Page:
Electric vehicle fast charging network coming to Tennessee
Published 1:01 pm Wednesday, February 3, 2021
NASHVILLE — The Tennessee Valley Authority (TVA) and the Tennessee Department of Environment and Conservation announced Wednesday they are partnering to develop a statewide electric vehicle fast charging network to power the growth of EVs across Tennessee and reduce barriers to transportation electrification.
TDEC and TVA signed an agreement to collaborate and fund a network of fast charging stations every 50 miles along Tennessee’s interstates and major highways. This initiative would add approximately 50 new charging locations, doubling the existing fast charging network. There are only 24 fast charging locations currently operating in Tennessee that are open to all consumers and support both charging standards common to EVs.
“This investment in electric vehicle charging infrastructure is a monumental step forward, and I’m proud that Tennessee is leading in this important effort,” Tennessee Gov. Bill Lee said. “With TVA’s partnership, we will be able to continue our work to protect our environment and improve our transportation infrastructure.”
“Innovative partnerships with state agencies like TDEC and our local power companies are essential in developing one of the nation’s most comprehensive EV fast charging networks, starting in Tennessee,” TVA President and CEO Jeff Lyash said. “Through this partnership, TVA is positioned to be a national leader in electric transportation by making it easier for local power companies to install fast charging stations, which make electric vehicles an easy choice for consumers to make.”
A network of public fast charging stations will promote EV growth by giving drivers more confidence that they’ll have easy access to refueling while they’re away from home, eliminating so-called “range anxiety” that keeps many consumers from considering EVs a viable option.
TVA, the nation’s largest public power provider, says EV adoption will spur jobs and economic investment in the region, keep refueling dollars in the local economy, reduce the region’s largest source of carbon emissions, and save drivers and fleets money.
“This agreement shows TDEC’s ongoing commitment to a clean environment,” TDEC Commissioner David Salyers said. “This is an exciting development for Tennesseans, and we are pleased to partner with TVA on this project that will benefit rural and urban communities alike.”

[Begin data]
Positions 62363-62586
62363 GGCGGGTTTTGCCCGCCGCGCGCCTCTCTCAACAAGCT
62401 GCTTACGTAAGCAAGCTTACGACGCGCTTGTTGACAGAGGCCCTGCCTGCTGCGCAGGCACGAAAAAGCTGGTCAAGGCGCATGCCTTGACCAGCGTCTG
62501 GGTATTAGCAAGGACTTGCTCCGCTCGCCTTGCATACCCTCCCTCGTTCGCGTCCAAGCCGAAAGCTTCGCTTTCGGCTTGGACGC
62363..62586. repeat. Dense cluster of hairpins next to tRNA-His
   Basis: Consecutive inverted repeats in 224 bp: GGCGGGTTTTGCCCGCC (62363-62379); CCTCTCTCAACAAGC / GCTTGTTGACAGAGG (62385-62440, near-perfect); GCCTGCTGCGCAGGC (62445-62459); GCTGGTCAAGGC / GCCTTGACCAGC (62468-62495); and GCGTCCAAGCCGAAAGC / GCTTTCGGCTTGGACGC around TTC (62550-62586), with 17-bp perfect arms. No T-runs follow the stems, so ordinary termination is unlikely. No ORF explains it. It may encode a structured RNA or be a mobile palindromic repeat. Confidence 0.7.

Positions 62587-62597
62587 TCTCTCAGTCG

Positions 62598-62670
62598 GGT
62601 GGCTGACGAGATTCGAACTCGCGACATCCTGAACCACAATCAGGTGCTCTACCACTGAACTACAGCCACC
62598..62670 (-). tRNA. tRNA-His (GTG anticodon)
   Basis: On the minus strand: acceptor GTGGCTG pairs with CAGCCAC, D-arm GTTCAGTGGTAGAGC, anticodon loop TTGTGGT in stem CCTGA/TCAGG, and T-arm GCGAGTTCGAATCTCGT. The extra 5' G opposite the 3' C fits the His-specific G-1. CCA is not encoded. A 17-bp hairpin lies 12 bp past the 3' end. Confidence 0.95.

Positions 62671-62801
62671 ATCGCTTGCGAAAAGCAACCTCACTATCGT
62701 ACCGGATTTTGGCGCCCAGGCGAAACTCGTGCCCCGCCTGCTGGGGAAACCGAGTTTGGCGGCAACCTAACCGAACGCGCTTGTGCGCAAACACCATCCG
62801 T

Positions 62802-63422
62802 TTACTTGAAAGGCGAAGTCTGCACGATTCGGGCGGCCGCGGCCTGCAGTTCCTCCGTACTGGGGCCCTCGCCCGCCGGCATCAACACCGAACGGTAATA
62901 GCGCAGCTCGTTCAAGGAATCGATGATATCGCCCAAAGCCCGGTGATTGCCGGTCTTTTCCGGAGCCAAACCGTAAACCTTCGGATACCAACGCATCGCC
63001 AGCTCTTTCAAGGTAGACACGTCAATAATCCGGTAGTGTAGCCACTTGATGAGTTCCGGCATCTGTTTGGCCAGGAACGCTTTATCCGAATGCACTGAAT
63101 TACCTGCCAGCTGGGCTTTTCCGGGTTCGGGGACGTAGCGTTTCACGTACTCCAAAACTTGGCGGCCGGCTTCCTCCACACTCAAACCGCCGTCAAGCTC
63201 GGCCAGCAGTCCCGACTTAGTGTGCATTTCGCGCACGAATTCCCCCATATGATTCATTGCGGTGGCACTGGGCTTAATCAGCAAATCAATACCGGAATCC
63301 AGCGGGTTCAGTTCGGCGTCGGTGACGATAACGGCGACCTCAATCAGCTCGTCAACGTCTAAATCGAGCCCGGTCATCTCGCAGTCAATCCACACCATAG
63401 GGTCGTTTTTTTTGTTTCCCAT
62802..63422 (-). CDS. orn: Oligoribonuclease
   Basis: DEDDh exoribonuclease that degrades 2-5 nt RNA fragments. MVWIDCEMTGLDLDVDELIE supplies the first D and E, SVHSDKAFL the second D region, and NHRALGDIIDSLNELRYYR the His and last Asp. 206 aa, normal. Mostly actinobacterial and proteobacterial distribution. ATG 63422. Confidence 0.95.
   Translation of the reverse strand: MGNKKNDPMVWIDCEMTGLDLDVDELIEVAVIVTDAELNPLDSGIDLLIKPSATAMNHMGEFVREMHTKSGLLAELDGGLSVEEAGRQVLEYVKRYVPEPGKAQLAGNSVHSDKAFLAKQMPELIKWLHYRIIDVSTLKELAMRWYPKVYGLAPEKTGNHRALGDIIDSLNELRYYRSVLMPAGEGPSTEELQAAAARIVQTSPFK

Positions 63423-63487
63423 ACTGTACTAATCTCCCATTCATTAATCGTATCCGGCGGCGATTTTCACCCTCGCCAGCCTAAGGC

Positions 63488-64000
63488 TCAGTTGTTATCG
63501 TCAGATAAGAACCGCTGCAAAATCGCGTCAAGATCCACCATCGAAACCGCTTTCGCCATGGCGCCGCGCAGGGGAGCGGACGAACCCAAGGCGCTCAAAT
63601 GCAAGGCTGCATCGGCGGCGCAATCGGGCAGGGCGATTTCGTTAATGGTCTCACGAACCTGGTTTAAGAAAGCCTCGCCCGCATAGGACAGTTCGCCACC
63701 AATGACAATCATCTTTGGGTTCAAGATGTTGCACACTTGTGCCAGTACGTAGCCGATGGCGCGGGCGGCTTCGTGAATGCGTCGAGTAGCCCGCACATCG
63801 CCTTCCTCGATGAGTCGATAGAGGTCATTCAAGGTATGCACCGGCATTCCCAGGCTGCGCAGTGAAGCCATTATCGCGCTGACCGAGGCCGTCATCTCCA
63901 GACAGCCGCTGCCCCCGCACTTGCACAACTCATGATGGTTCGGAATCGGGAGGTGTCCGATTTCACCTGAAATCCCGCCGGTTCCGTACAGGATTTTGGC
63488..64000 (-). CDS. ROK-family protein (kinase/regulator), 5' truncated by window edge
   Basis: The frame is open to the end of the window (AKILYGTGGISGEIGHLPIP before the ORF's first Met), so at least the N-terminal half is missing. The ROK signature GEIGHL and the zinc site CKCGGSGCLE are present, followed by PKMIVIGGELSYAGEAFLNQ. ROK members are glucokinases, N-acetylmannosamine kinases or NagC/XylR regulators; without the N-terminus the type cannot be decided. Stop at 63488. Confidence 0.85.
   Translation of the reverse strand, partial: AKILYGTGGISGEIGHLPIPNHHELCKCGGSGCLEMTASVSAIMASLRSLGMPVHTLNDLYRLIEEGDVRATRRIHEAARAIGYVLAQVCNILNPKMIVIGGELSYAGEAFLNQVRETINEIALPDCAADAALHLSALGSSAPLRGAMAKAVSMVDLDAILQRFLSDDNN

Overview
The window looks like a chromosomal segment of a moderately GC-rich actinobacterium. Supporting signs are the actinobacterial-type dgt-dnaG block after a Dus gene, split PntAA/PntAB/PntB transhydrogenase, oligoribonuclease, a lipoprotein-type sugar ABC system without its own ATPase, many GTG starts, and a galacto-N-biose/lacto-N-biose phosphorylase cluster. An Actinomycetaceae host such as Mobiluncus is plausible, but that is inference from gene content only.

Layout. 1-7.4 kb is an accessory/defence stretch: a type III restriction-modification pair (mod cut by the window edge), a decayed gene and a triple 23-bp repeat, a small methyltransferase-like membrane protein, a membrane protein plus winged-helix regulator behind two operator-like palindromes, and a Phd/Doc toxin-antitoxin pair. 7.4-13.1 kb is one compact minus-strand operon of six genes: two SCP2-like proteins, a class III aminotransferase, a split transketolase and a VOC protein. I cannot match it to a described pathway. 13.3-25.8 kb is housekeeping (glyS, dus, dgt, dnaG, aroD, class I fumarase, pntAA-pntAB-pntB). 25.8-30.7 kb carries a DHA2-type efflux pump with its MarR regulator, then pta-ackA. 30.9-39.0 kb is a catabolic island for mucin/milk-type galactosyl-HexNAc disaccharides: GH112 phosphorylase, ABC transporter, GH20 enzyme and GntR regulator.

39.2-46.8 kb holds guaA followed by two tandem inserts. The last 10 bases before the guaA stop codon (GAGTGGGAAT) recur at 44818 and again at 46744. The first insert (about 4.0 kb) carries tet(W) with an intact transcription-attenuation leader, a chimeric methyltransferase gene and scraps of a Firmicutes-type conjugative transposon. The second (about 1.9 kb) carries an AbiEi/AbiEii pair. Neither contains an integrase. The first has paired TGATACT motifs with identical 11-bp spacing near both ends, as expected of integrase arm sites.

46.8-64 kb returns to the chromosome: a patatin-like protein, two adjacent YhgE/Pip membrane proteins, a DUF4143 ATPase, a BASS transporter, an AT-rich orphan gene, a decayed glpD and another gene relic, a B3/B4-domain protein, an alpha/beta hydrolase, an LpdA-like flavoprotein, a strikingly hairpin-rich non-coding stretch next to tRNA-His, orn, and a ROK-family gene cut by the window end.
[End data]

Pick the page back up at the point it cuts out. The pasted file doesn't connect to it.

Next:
TDEC and TVA will leverage various funding sources to support the development of the fast charging network with an anticipated project cost of $20 million. TDEC has committed 15 percent, the maximum allowable, of the State’s Volkswagen Diesel Settlement Environmental Mitigation allocation to fund light-duty EV charging infrastructure. Approximately $5 million from this fund is expected to be allocated to fast charging infrastructure along corridors. The remainder of the project will be funded by TVA, other program partners, and program participant cost share.
The agreement reflects recommendations outlined in the Tennessee Statewide EV Charging Infrastructure Needs Assessment, conducted in 2019 by Drive Electric Tennessee, a consortium that includes TDEC, TVA and the Tennessee Department of Transportation. The agreement will support Drive Electric Tennessee’s goal of 200,000 light-duty EVs in Tennessee by 2028. As of December 2020, 11,034 light-duty EVs were registered in Tennessee.
TVA is working with a group of local power companies to design a charging station experience convenient for drivers, located close to major highways, and featuring access to amenities that drivers expect.
To learn more about this partnership, the Memorandum of Agreement, and Tennessee’s Volkswagen Diesel Settlement Environmental Mitigation Trust Beneficiary Mitigation Plan, visit tva.com/ev and http://tn.gov/EVfastcharge.
The Tennessee Valley Authority is a corporate agency of the United States that provides electricity for business customers and local power companies serving nearly 10 million people in parts of seven southeastern states. TVA receives no taxpayer funding, deriving virtually all of its revenues from sales of electricity. In addition to operating and investing its revenues in its electric system, TVA provides flood control, navigation and land management for the Tennessee River system and assists local power companies, and state and local governments, with economic development and job creation.
The Tennessee Department of Environment and Conservation exists to enhance the quality of life for citizens of Tennessee and to be stewards of our natural environment by protecting and improving the quality of Tennessee’s air, land, and water through a responsible regulatory system; protecting and promoting human health and safety; conserving and promoting natural, cultural and historic resources; and providing a variety of quality outdoor recreational experiences.